Social sexual behaviour and co-worker trust in start-up enterprises

Robert Gillanders, Roisin Lyons*, Lisa van der Werff

*Corresponding author for this work

Research output: Contribution to journalArticleScientificpeer-review

4 Citations (Scopus)


Workplace behaviours and norms are gaining increased prominence in the literature on start-up enterprises. Research attention has focused on the critical role that these behaviours and norms play in influencing start-up effectiveness but our understanding of their role in influencing trust in a start-up environment is underdeveloped. The present article investigates the role that workplace social sexual behaviours play in shaping co-worker trust within start-ups. Using data from the GUESSS (2018) international study of entrepreneurial attitudes and experiences, we find that certain social sexual behaviours undermine trust, and related outcomes such as the willingness to delegate and the sense that co-workers are honest. In particular, experiencing inappropriate looks, flirtation, or sexual gossip predict lower levels of co-worker trust. Our findings also indicate that characteristics of the source of the behaviour are important in terms of gender and hierarchical relationship. In our discussion section, we consider the mechanisms underlying these relationships and in particular how social sexual behaviour may influence trustworthiness. Taken together, our results point to a significant efficiency cost to new enterprises that take a permissive view of social sexual behaviour in the workplace.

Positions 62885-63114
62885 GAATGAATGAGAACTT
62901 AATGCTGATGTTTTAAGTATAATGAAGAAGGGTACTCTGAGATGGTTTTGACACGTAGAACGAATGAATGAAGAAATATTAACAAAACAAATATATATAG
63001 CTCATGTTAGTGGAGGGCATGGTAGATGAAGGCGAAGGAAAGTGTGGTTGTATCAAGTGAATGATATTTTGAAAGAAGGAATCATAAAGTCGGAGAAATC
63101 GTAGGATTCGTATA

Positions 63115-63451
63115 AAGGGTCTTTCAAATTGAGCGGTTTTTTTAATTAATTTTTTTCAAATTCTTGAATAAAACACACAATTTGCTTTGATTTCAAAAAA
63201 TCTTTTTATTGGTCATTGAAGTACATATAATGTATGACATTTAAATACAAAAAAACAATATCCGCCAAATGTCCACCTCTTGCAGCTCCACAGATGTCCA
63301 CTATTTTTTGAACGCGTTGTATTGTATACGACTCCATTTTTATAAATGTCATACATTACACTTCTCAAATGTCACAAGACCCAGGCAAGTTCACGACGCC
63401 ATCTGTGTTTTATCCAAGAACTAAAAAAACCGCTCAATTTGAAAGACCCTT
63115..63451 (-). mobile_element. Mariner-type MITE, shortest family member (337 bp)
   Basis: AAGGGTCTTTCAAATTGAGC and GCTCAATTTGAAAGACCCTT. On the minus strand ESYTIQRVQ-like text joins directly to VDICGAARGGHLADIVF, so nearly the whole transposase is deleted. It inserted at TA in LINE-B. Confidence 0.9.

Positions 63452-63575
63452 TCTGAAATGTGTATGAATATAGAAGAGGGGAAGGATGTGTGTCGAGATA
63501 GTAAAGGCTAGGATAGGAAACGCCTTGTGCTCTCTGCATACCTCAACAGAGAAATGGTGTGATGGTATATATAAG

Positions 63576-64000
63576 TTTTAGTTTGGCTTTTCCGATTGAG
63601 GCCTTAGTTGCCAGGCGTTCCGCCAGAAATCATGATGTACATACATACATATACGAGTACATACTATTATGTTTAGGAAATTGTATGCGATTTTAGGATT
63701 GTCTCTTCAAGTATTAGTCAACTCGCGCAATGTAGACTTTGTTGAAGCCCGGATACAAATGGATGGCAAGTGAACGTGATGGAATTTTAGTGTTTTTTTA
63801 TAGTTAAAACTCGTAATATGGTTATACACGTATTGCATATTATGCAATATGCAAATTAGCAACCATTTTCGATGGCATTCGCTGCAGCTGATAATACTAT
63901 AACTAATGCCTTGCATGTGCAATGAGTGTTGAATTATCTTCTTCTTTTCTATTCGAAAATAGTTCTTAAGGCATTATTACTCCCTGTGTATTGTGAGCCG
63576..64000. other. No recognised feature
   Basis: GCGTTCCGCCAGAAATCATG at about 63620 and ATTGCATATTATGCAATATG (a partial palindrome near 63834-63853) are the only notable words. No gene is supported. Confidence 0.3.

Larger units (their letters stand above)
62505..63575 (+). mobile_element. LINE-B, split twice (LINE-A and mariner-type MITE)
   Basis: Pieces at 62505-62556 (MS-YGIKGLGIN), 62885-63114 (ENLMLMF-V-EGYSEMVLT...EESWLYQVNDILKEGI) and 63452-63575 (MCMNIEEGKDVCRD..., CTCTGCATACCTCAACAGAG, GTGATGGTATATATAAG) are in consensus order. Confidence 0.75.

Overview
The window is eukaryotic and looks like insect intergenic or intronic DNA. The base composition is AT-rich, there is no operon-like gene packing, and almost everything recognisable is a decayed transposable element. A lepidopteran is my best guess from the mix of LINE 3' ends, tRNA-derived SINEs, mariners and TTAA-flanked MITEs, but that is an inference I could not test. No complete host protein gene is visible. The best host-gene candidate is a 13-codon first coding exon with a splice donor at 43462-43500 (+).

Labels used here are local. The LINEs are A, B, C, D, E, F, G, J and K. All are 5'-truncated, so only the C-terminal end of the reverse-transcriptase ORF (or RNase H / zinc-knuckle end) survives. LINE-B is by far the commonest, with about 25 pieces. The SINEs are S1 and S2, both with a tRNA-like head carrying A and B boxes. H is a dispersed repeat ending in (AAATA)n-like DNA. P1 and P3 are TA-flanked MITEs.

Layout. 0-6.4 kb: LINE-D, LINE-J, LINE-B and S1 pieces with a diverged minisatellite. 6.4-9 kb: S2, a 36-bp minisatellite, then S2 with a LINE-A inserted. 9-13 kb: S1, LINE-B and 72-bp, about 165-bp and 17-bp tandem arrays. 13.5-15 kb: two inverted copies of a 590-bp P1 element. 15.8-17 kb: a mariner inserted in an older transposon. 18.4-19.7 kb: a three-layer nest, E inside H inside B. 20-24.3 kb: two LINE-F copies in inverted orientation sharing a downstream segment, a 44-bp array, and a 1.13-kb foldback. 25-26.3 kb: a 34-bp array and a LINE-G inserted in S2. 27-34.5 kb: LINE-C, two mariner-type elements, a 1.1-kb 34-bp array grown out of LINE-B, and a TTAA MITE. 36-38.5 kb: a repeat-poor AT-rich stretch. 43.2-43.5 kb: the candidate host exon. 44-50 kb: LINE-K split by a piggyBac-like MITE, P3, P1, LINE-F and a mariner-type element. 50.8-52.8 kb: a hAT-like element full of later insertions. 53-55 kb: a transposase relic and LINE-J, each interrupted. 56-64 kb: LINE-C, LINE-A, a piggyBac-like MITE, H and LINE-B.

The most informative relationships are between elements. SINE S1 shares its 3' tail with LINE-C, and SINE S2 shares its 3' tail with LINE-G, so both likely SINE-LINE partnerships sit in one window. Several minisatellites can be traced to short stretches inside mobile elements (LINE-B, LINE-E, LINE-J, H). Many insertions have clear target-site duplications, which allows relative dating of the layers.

Original languageEnglish
Peer-reviewed scientific journalSmall Business Economics
Publication statusPublished - 27.07.2020
MoE publication typeA1 Journal article - refereed


  • Co-worker trust
  • Entrepreneurship
  • Harassing behaviours
  • Social sexual behaviour
  • Start-up employee
  • Start-up workplace
  • 511 Economics


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